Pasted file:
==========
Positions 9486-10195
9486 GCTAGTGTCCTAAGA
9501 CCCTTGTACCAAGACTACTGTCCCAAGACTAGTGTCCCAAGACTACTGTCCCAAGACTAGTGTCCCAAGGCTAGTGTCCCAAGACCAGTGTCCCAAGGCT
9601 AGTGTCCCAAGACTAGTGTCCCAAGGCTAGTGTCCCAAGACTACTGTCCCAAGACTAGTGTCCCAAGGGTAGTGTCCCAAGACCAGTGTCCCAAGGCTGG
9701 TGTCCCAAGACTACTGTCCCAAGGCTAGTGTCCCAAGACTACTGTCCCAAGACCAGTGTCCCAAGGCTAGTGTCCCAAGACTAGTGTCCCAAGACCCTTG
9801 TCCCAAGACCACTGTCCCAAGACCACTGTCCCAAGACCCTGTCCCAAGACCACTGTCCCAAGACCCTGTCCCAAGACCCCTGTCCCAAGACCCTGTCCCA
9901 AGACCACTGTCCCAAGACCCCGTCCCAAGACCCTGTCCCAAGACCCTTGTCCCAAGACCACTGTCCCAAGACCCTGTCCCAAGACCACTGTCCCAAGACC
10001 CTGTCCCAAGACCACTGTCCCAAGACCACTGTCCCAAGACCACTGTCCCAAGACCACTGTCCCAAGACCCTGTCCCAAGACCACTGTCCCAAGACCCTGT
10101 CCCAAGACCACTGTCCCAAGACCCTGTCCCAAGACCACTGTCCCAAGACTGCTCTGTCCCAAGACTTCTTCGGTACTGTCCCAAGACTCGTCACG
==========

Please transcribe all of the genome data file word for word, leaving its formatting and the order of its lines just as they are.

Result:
Positions 9486-10195
9486 GCTAGTGTCCTAAGA
9501 CCCTTGTACCAAGACTACTGTCCCAAGACTAGTGTCCCAAGACTACTGTCCCAAGACTAGTGTCCCAAGGCTAGTGTCCCAAGACCAGTGTCCCAAGGCT
9601 AGTGTCCCAAGACTAGTGTCCCAAGGCTAGTGTCCCAAGACTACTGTCCCAAGACTAGTGTCCCAAGGGTAGTGTCCCAAGACCAGTGTCCCAAGGCTGG
9701 TGTCCCAAGACTACTGTCCCAAGGCTAGTGTCCCAAGACTACTGTCCCAAGACCAGTGTCCCAAGGCTAGTGTCCCAAGACTAGTGTCCCAAGACCCTTG
9801 TCCCAAGACCACTGTCCCAAGACCACTGTCCCAAGACCCTGTCCCAAGACCACTGTCCCAAGACCCTGTCCCAAGACCCCTGTCCCAAGACCCTGTCCCA
9901 AGACCACTGTCCCAAGACCCCGTCCCAAGACCCTGTCCCAAGACCCTTGTCCCAAGACCACTGTCCCAAGACCCTGTCCCAAGACCACTGTCCCAAGACC
10001 CTGTCCCAAGACCACTGTCCCAAGACCACTGTCCCAAGACCACTGTCCCAAGACCACTGTCCCAAGACCCTGTCCCAAGACCACTGTCCCAAGACCCTGT
10101 CCCAAGACCACTGTCCCAAGACCCTGTCCCAAGACCACTGTCCCAAGACTGCTCTGTCCCAAGACTTCTTCGGTACTGTCCCAAGACTCGTCACG